Boeing B-29 Superfortress - Introduction and Development

The Boeing B-29 Superfortress entered service later than any other genuinely important aircraft of the Second World War. It was also one of the few aircraft to be developed after war broke out in 1939, although Boeing had been working on similar aircraft for most of the 1930s. They had previously been involved in the development of the XB-15, a massive aircraft in its own right, but one that had proved to be too heavy for its own engines.

B-29 Superfortress and B-17 Flying Fortress together
B-29 Superfortress and B-17 Flying Fortress together

Work on very large bombers had continued with the Douglas XB-19, an aircraft with a wingspan of 212ft and a loaded weight of 160,000lbs and powered by four 2,000hp Wright Cyclone engines. Work started on this aircraft as the XBLR-2 (Bomber, Long Range) in 1935, but it did not make its first flight until 27 June 1941. Performance was disappointing, with a top speed of 224mph, and when the AAF issued the specifications that would lead to the B-29 they were less ambitious that those for the XB-19, which would remain the largest bomber in the world until the appearance of the Convair B-36.

The official specifications issued in 1940 called for a bomber with a top speed of over 400mph, a range of 5,300 miles and a payload of 2,000lb. This would have given the resulting aircraft an operational radius of around 2,500 miles, in line with an Air Board suggestion of June 1939 for bombers with a radius of operations of 2,000 miles and 3,000 miles. In the event the B-29 would have a lower speed and shorter range but much higher bomb load. By the time the B-29 entered service the need for such a long range was gone – Britain had survived, and so could be used as a base for attacks on Germany, and American troops were advancing across the Pacific, capturing islands that could be used for the attack on Japan.

Four companies produced designs to match the Army requirements. The Douglas XB-31 and Lockheed XB-30 never progressed beyond scale models, but both the Consolidated XB-32 and Boeing XB-29 would enter production.

Boeing B-29 Superfortress from below
Boeing B-29 Superfortress from below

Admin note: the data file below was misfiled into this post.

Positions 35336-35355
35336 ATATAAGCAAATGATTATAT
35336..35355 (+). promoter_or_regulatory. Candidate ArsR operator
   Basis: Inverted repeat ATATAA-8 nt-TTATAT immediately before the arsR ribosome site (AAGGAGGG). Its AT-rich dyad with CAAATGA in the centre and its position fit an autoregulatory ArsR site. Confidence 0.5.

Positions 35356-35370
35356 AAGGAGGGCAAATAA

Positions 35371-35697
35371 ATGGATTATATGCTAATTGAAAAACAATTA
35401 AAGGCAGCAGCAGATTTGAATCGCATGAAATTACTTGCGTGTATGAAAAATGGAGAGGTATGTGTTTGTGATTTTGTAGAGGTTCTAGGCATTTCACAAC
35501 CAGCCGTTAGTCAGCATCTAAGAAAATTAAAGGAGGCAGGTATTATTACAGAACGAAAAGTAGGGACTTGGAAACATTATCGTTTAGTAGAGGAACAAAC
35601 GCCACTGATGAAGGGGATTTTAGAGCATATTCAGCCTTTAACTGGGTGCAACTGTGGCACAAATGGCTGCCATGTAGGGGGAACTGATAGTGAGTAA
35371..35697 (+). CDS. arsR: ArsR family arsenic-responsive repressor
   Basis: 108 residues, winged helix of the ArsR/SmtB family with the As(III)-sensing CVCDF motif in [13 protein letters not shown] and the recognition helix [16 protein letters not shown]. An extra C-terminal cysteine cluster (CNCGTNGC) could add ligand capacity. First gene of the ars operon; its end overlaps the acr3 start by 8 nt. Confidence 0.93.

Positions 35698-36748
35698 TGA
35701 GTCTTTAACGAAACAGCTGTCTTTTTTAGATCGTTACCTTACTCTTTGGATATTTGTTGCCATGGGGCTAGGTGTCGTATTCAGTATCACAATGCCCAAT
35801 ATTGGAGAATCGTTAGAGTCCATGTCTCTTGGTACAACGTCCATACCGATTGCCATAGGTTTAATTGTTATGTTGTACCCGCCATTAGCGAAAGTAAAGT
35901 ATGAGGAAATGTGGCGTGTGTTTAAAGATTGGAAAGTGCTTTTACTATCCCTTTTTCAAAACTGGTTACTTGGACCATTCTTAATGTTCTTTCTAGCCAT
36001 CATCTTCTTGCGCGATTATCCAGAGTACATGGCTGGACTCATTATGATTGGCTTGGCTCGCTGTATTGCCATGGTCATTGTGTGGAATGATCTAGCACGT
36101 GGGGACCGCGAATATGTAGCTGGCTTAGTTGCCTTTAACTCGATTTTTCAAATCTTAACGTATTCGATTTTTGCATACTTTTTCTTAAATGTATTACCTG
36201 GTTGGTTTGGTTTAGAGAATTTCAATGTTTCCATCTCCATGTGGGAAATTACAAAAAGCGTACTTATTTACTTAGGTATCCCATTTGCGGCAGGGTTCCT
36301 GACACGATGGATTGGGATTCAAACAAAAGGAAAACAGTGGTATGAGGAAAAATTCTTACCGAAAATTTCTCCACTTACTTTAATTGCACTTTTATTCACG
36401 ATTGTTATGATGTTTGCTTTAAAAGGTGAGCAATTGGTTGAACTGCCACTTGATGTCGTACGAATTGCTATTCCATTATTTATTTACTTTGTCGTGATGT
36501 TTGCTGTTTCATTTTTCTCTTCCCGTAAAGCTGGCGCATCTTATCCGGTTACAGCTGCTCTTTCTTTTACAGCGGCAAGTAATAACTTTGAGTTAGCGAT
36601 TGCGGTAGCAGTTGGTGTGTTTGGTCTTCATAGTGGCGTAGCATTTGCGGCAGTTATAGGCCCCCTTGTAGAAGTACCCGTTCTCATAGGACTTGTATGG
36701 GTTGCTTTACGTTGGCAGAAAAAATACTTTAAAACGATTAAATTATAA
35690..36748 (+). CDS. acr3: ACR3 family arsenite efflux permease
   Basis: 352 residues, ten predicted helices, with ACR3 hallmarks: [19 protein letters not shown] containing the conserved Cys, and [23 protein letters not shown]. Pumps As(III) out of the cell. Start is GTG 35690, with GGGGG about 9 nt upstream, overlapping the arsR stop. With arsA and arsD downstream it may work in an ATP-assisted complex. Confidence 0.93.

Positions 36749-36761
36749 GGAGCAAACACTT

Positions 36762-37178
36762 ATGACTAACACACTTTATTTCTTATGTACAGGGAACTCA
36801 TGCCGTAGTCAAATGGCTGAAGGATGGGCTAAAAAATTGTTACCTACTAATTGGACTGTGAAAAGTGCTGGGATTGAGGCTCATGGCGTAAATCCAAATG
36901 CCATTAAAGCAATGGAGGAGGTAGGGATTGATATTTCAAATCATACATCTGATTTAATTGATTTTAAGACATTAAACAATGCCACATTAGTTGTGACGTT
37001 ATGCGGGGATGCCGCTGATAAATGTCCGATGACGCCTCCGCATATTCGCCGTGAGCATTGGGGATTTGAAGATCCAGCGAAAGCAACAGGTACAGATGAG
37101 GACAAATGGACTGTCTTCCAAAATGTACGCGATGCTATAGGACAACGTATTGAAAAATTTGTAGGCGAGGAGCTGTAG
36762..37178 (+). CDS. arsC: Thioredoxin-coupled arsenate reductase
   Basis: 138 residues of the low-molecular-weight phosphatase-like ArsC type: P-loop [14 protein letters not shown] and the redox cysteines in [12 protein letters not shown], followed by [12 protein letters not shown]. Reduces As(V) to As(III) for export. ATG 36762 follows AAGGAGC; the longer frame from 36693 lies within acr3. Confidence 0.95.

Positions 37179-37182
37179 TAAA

Boeing had continued to work on large bomber designs after the XB-15 and B-17 were ready. In the late 1930s they had produced the Model 334, a four engined bomber with tricycle landing gear, a pressurised cabin, a twin vertical tail and powered by experimental flat liquid cooled Wright engines. In July 1939 they produced the Model 334A, which featured a circular fuselage, an all glass nose and a single large vertical tail and was powered by four Pratt & Whitney R-2800 radial engines. This model also featured a high aspect ration wing (long and thin).

Boeing’s initial response to the Air Corps specifications was the Model 341, similar to the Model 334A but with a huge 124ft 7in wingspan. During the spring of 1940 the Air Corps modified their requirements to take into account British and French combat experience. The new specifications called for self-sealing fuel tanks and more guns and added 9,000lb of weight to the aircraft. Boeing responded on 11 May 1940 with the Model 345, an even larger aircraft with a wingspan of 141ft 2 in (still down slightly on that of the XB-15). This new model would be the basis of the B-29.

Boeing received an order for two prototypes on 24 August 1940. This was expanded to include a third aircraft in December, then on 17 May 1941, even before the first prototype had taken to the air Boeing received an order for 14 YB-29 service test aircraft and 250 production B-29s. The aircraft was also now officially named the Superfortress, to emphasis its superiority over the B-17 Flying Fortress. The production order was doubled to 500 in January 1942.

The first XB-29 prototype took to the air on 21 September 1942. It was the first fully pressurized bomber, the first bomber with a successful system of remote controlled turrets linked to a central fire control system and the heaviest aircraft yet to enter production. The unarmed XB-29 had a top speed of 368mph, a range of ver 5,800 miles and a ceiling of over 32,000 feet.

A number of different combinations of guns were tried out before the eventual system was adopted, with four remote controlled turrets on the main fuselage (two above and two below) and a manned turret in the tail. Each turret carried two .50in machine guns, while the tail turret also carried a 20mm cannon. On the XB-29 and YB-29 aircraft these guns were aimed from a number of teardrop shaped sighting blisters using periscopic gun sights.

The XB-29 project suffered from serious problems with the Wright R-3350 engines, which tended to overheat, causing fires. On 18 February the second prototype was destroyed after one of those fires burnt through the main wing spar. Eddie Allen, the Boeing test pilot, his crew and a number of fire fighters were killed in the crash. This delayed the program somewhat and forced the Army Air Corps to take direct control. Work continued, and the first YB-29 was ready on 15 April 1943, and the first production aircraft followed soon afterwards.

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How to cite this article: Rickard, J (10 December 2007), Boeing B-29 Superfortress – Introduction and Development ,

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